McDonalds' Ice Coffee Is More Like Coffee-Flavored Cream

by Jon Davis 29. June 2008 02:05

I took a couple pictures of McDonald's iced coffee a few weeks ago when I was reaming mad about the crap they hand out and I wanted to blog about it; only now am I getting around to blogging it.

I am a huge drinker of iced coffee. My sister got me hooked years ago when she bought cans of ice coffee from an Asian grocery store and brought a few home. Canned ice coffee is huge in regions of Asia; I'm not sure why it hasn't picked up here, but I'll bet it has to do with the fact that most ice coffee in America comes with rediculous amounts of sugar. I tried bottled Frappuccino, as well as the cans of Double Shot, but it's all so horribly expensive and sickeningly sugary.

Here's how to make delicious ice coffee:

  1. Brew a 12-cup pot of coffee.
  2. Pour brewed coffee into a closed (sealed) pitcher.
  3. Refrigerate for at least 1/2 day.
  4. As needed, pour into a tall glass, 1 cup.
  5. Add 1/4 cup whole milk (not cream).
  6. Add 2 packets of Splenda or 3 tablespoons of sugar.
  7. Add ice.

It's simple, people. The only difference between coffee and good iced coffee is that it is cold with ice, uses 50% to 100% more in quantity of milk, and about 50% more sweetener or sugar than a hot cup of coffee. This is how I order my Starbucks every day: "A Venti iced coffee, unsweetened, with room for cream." I add about one inch of a cup of whole milk and three Splenda packets. Starbucks' unsweetened iced coffee is some strong stuff, it took some getting used to, but it's incredibly effective as a morning caffeine fix.

Now and then I try the iced coffee options at McDonald's. Personally, I don't know what on earth they think they're selling. They tend to sell something that is more like a cup of creamy milk, with a little bit of coffee to give it some flavor, except that the coffee "flavor" is buried in the vanilla or hazelnut flavoring, so really it's just a vanilla-flavored cup of milk. Even when I ask them to "go really light on the cream" it looks like this:

There are two McDonald's near me, one near home and one near work. Both of them give me this crap.

One day I asked--no, I begged, insisted, yelled!!--at the person giving me my order of iced coffee to get rid of some of that sickening cream. "All of our iced coffee has cream," she said. Excuse me?! How hard is it to deal with a custom order? And at a time of the day when there are no other customers to confuse anyone? I said, "I'm not taking that. I'll pay for it because I ordered it, but I don't want that, you can keep it." She asked how much cream I wanted. I held up my hand and showed a "pinching" gesture and said, "Just a little bit!" So she came back with this:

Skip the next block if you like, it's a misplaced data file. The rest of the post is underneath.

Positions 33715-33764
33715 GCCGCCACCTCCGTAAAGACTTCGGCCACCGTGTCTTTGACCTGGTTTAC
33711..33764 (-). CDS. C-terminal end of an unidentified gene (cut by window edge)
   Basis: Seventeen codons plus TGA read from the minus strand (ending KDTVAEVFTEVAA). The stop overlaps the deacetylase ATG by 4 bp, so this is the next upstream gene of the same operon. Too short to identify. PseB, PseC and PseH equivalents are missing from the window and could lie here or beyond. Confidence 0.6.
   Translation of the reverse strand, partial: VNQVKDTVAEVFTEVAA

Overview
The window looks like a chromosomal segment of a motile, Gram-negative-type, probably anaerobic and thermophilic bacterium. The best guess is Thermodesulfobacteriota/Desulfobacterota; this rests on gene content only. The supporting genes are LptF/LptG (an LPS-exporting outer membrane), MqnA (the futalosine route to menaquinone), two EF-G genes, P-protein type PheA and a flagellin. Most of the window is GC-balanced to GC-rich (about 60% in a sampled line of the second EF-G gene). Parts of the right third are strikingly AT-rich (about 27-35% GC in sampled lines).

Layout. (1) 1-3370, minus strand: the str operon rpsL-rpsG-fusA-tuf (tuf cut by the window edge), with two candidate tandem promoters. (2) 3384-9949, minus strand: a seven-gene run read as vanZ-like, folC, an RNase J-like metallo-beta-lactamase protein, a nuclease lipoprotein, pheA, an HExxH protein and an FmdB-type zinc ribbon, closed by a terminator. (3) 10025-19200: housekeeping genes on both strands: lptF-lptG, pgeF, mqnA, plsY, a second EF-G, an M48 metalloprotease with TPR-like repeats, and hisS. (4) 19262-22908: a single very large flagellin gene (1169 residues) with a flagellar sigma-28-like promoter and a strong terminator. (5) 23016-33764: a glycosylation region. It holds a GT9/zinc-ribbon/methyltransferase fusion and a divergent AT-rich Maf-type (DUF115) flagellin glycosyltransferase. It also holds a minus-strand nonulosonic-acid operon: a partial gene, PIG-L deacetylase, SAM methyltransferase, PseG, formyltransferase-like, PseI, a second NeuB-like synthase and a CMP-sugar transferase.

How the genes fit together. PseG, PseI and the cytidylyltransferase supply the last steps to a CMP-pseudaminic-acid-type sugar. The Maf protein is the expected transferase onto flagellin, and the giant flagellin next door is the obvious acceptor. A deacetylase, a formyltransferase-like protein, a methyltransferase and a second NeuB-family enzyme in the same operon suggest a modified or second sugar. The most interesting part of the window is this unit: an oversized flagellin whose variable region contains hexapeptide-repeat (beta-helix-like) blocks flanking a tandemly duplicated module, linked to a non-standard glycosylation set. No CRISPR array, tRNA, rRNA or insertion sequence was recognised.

If you ask me, I think it's only just gone from a cup of creamy milk with a touch of coffee in it, to a cup of coffee that's drowning in cream.

The next (and unusual) time McDonald's politely asked me how much cream I want, I said, "Out of five parts, I want two." I said this because I read somewhere on the web that the large iced coffee uses five parts of cream, while the medium uses three parts.

As alternatives to McDonald's, besides Starbucks, I do respect Wendy's ice coffee and their intellectual capacity to limit cream to "a bit too much" when I ask them to "go light on the cream", rather than a cup full of cream.

One more thing: Even hours after drinking it, McDonald's iced coffee makes me sick to my stomach, almost as if I drank a cup of .. well, cream.

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About the author

Jon Davis (aka "stimpy77") has been a programmer, developer, and consultant for web and Windows software solutions professionally since 1997, with experience ranging from OS and hardware support to DHTML programming to IIS/ASP web apps to Java network programming to Visual Basic applications to C# desktop apps.
Software in all forms is also his sole hobby, whether playing PC games or tinkering with programming them. "I was playing Defender on the Commodore 64," he reminisces, "when I decided at the age of 12 or so that I want to be a computer programmer when I grow up."

Jon was previously employed as a senior .NET developer at a very well-known Internet services company whom you're more likely than not to have directly done business with. However, this blog and all of have no affiliation with, and are not representative of, his former employer in any way.

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